National Lighthouse Day
August 7th is a very special day in the history of America’s lighthouses!
Learn about the Ninth Act of the First Congress in 1789 and its impact on our nation’s lighthouses, as well as a Presidential Proclamation by Franklin D. Roosevelt designating August 7, 1939 as “Lighthouse Week,” the origins of National Lighthouse Day, a Presidential Proclamation by George H.W. Bush designating August 7, 1989 as “National Lighthouse Day” and a Senate Resolution sponsored by United States Senators Angus King and Susan Collins of Maine designating August 7, 2013 as “National Lighthouse and Lighthouse Preservation Day.”
The text for the original 1789 act, bearing the signatures of Frederick Augustus Muhlenberg as Speaker of the House of Representatives, of John Adams, as Vice-President of the United States and President of the Senate, and of George Washington, as President of the United States.
“An Act for the establishment and support of lighthouses, beacons, buoys, and public piers.
“Section 1. Be it enacted by the Senate and House of Representatives of the United States of America in Congress assembled, That all expenses which shall accrue from and after the fifteenth day of August one thousand seven hundred and eighty-nine, in the necessary support, maintenance and repairs of all lighthouses, beacons, buoys and public piers erected, placed, or sunk before the passing of this act, at the entrance of, or within any bay, inlet, harbor, or port of the United States, for rendering the navigation thereof easy and safe, shall be defrayed out of the treasury of the United States: Provided nevertheless, That none of the said expenses shall continue to be so defrayed by the United States, after the expiration of one year from the day aforesaid, unless such lighthouses, beacons, buoys and public piers, shall in the meantime be ceded to and vested in the United States, by the state or states respectively in which the same may be, together with the lands and tenements thereunto belonging, and together with the jurisdiction of the same.
“Sec. 2. And be it further enacted, That a lighthouse shall be erected near the entrance of the Chesapeake Bay, at such place, when ceded to the United States in manner aforesaid, as the President of the United States shall direct.
“Sec. 3. And be it further enacted, That it shall be the duty of the Secretary of the Treasury to provide by contracts, which shall be approved by the President of the United States, for building a lighthouse near the entrance of the Chesapeake Bay, and for rebuilding when necessary, and keeping in good repair, the lighthouses, beacons, buoys, and public piers in the several States, and for furnishing the same with all necessary supplies; and also to agree for the salaries, wages, or hire of the person or persons appointed by the President, for the superintendence and care of the same.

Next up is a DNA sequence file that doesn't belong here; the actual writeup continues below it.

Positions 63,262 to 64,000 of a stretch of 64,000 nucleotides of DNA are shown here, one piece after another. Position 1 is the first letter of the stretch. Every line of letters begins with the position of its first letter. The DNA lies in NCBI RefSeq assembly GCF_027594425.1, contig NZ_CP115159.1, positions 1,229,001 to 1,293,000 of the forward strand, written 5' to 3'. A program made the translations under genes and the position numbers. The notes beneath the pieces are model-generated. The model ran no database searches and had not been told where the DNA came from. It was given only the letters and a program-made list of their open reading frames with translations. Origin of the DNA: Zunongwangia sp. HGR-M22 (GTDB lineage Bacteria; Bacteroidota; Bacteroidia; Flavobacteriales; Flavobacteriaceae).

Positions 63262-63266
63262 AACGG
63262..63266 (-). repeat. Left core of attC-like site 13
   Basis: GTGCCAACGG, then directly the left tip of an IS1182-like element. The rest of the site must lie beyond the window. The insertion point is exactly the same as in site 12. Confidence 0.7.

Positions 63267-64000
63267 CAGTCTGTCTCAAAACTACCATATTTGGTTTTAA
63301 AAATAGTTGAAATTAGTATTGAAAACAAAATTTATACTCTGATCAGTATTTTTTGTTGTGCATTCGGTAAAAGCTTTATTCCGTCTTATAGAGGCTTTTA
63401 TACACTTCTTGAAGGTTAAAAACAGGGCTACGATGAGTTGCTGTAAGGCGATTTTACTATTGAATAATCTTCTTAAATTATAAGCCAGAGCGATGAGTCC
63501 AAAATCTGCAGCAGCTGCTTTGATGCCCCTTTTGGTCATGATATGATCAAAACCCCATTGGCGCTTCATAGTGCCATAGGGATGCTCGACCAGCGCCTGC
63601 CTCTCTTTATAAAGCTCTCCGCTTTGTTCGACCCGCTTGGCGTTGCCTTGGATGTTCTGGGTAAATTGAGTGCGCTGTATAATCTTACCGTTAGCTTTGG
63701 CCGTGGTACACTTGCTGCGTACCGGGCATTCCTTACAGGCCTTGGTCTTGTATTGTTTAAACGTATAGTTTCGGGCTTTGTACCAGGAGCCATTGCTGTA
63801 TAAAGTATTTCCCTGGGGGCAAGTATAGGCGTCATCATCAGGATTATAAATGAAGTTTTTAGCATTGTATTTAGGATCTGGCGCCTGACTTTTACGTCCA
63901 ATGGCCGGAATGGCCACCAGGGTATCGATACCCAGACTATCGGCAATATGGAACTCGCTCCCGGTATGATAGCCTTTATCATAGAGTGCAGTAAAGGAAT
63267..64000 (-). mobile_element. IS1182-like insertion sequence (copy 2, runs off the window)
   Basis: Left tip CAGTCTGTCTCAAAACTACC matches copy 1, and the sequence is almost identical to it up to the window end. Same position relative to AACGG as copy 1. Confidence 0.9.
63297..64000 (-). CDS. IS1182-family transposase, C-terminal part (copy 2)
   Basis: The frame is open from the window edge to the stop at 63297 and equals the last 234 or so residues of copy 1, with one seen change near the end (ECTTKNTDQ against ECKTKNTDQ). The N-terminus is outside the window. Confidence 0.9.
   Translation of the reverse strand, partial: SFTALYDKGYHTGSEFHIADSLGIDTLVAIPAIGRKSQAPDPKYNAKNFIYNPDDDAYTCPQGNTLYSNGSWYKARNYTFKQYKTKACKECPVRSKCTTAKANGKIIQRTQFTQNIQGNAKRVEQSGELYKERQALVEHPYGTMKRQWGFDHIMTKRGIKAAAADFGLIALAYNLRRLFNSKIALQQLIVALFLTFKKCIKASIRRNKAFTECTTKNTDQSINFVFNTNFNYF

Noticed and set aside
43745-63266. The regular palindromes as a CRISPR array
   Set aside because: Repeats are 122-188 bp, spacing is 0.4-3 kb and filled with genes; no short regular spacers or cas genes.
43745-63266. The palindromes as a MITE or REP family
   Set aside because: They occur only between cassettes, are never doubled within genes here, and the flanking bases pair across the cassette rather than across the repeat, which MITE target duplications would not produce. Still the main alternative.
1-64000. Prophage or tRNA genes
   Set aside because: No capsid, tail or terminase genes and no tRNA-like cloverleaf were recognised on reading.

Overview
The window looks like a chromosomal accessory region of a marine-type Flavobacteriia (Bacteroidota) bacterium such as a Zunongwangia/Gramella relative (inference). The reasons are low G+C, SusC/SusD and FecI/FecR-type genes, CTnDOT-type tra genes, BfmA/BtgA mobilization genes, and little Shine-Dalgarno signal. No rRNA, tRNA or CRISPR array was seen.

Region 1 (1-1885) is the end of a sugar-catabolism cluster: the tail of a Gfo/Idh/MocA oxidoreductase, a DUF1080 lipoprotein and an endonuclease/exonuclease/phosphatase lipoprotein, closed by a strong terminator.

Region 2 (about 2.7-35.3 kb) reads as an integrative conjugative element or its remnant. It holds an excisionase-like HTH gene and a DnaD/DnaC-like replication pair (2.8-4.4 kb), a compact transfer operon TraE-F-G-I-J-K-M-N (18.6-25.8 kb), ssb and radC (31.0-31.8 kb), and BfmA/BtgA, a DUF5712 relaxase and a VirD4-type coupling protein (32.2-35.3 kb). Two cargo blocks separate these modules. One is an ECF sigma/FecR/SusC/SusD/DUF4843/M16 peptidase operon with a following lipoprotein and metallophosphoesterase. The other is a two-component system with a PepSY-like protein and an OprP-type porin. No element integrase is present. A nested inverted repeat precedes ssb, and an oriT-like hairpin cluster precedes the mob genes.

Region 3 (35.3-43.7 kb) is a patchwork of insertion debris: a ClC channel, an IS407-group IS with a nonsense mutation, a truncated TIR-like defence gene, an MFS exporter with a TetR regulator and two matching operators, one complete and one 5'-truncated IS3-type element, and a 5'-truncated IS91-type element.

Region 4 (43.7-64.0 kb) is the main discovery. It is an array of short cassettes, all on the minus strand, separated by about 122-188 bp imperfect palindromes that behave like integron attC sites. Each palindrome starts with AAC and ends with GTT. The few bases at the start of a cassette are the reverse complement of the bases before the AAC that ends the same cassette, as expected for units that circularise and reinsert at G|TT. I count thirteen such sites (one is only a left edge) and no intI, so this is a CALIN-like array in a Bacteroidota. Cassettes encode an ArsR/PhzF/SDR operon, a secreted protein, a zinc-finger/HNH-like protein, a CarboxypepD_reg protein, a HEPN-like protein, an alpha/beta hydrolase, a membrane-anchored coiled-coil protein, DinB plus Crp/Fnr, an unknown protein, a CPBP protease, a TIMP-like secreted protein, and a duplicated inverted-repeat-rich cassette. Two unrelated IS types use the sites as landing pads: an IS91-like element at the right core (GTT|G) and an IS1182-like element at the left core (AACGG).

“Sec. 4. And be it further enacted, That all pilots in the bays, inlets, rivers, harbors and ports of the United States, shall continue to be regulated in conformity with the existing laws of the States respectively wherein such pilots may be, or with such laws as the States may respectively hereafter enact for the purpose, until further legislative provision shall be made by Congress.” Approved: August 7, 1789
National Lighthouse Day, 1989
200th Anniversary of the of the signing of the Lighthouse Act by our Nation’s first President, George Washington
Presidential Documents, Proclamation 5993 of June 19, 1989
By the President of the United States of America
Source: Federal Register, Vol. 54, No. 117, June 20, 1989
“Lighthouses, the buildings whose solitary beacons have helped guide countless ships through the perils of fog and darkness, are a cherished part of our Nation’s heritage. These impressive structures have long symbolized safety, vigilance, and faithfulness. Often isolated and repeatedly tested by the ravages of storm and sea, lighthouses are also monuments to the courage and determination of the people who built them and the keepers who have maintained them.
“Lighthouses claim an honored place in the maritime history of the United States. They have served as navigational aids indicating landfall, marking dangerous reefs, and identifying harbor entrances. Today, approximately 750 lighthouses remain in the United States, standing along the Atlantic, Pacific, and Gulf Coasts and throughout the Great Lakes. More than half of them are still used for navigation.
“On August 7, 1989, we commemorate the 200th anniversary of the signing of the Lighthouse Act by our Nation’s first President, George Washington. The Lighthouse Act established the Federal Government’s role in the support, maintenance, and repair of these unique structures and commissioned the first Federal lighthouse.
“By the end of the year, the United States Coast Guard will have completed the automation of all lighthouses it currently operates, bringing an end to the proud and colorful era of manned lighthouses. In cooperation with affected communities and concerned organizations, the Coast Guard is working to preserve the remaining structures and to educate the public on the role of lighthouses in our history and culture. These groups have succeeded in having more than 200 lighthouses listed on the National Register of Historic Places.